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Sentencing for Importation Offences other than Drug Importation Offences

1. Categories of Non-Drug Importation Offences

In contrast to other types of federal offences which are generally contained in the Criminal Code (Cth), 1 importation offences include a number of distinct categories of offences and the corresponding provisions are found in several federal acts.

These acts include: the Customs Act 1901 (Cth), the Biosecurity Act 2015 (Cth), the Environment Protection and Biodiversity Conservation Act 1999 (Cth), and the Migration Act 1958 (Cth).

In turn, when sentencing offenders for importation offences, courts have applied different sentencing considerations depending on the specific nature of the relevant offence. This page analyses non-drug importation offences by reference to the following three categories:

  • General Importation Offences
  • Animal and Plant Smuggling Offences
  • People Smuggling Offences

This page does not analyse sentencing principles relevant to drug importation offences. For discussion of drug importation offences see: Sentencing Serious Drug Offenders.

This page does not provide an exhaustive commentary on all non-drug importation offences, rather, it focuses on the more commonly prosecuted offences.

1.1 General importation offences

The Customs Act 1901 (Cth) contains general importation offences, criminalising smuggling, the importation or exportation of particular goods or the possession of smuggled goods. 2

Smuggling is defined in s 4 of the Customs Act 1901 (Cth) as:

any importation, introduction or exportation or attempted importation, introduction or exportation of goods with intent to defraud the revenue. [Emphasis added].

The maximum penalties for those offences are outlined in the table below.

Categories of importation offences: Customs Act 1901 key offence provisions

Part XIII – Penal Provisions Division 2—Penalties

Section

Offence

Max penalty 3

233

Smuggling and unlawful importation and exportation 

Varies

233A

Master not to use or allow use of ship for smuggling etc. 

Varies

233BAA

Special offence relating to tier 1 goods 

5 years’ imprisonment or 1,000 penalty units or both

233BAB

Special offence relating to tier 2 goods

10 years’ imprisonment or 2,500 penalty units or both

233BABAD

Offences involving tobacco products

10 years’ imprisonment or 5 times the amount of duty that would have been payable on the goods (if calculable) or 1,000 penalty units or both.

1.1.1 General offence provisions

The maximum penalties for offences under sections 233 and 233A of the Customs Act 1901 (Cth) vary based on the value of the goods imported and the value of any duty evaded (where a court can calculate those amounts). This is discussed in more detail below: see 1.1.2 Maximum penalties for offences against sections 233 and 233A.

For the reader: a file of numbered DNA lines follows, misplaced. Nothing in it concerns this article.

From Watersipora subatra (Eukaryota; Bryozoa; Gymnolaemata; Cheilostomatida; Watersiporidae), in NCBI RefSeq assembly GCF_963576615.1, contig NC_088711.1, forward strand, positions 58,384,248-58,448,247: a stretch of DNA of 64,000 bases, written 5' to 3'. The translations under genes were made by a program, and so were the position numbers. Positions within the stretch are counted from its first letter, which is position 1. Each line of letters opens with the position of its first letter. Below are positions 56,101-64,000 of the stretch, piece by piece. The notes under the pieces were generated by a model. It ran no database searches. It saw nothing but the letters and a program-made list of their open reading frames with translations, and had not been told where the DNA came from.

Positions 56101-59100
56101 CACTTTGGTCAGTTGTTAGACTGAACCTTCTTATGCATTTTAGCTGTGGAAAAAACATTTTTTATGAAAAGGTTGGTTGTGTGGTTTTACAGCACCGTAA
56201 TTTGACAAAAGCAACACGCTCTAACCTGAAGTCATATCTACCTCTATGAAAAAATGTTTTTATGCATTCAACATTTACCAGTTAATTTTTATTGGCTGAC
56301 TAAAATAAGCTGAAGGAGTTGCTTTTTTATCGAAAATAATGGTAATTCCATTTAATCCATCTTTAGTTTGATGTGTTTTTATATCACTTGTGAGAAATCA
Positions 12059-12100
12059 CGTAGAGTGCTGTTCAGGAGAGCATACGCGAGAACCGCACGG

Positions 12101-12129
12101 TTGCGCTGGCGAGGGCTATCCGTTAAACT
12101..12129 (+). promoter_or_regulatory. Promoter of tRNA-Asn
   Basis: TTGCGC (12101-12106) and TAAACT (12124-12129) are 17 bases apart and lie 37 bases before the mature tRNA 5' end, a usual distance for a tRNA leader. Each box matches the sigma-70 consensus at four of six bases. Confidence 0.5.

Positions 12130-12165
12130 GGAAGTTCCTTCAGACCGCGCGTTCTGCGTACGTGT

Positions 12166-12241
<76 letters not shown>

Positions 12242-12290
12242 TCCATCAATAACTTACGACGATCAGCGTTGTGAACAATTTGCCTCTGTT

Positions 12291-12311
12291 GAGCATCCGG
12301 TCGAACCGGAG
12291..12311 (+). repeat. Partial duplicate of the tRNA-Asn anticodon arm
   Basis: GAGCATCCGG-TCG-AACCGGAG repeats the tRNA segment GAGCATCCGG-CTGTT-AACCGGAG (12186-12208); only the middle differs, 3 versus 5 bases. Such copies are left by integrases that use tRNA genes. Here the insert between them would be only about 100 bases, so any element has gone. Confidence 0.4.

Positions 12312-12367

The general offence provision contained in section 233 of the Customs Act 1901 (Cth) relevantly states:

Section 233

Smuggling and unlawful importation and exportation

(1)  A person shall not:

  • (a)  smuggle any goods; or
  • (b)  import any prohibited imports; or
  • (c)  export any prohibited exports; or
  • (d)  unlawfully convey or have in his or her possession any smuggled goods or prohibited imports or prohibited exports.

(1AA)  A person who contravenes subsection (1) commits an offence punishable upon conviction:

  • (a)  in the case of an offence against paragraph (1)(a) or an offence against paragraph (1)(d) in relation to smuggled goods–as provided by subsection 233AB(1); or
  • (b)  in any other case–as provided by subsection 233AB(2).

(1AB)  Subsection (1AA) is an offence of strict liability, to the extent that it relates to paragraphs (1)(b), (c) and (d).     

Sections 233 and 233A of the Customs Act 1901 (Cth) do not apply to any goods containing narcotic goods. 4

In addition to offences for smuggling, section 233 creates offences in relation to the import or export of “prohibited” goods. Goods can be prohibited as imports by regulation under section 50 and as exports under section 112 of the Customs Act 1901 (Cth). The Regulations can also prescribe particular conditions which importers/exporters must comply with for the goods to be permitted goods for the purpose of the Customs Act 1901 (Cth): see generally s 270 of the Customs Act 1901 (Cth).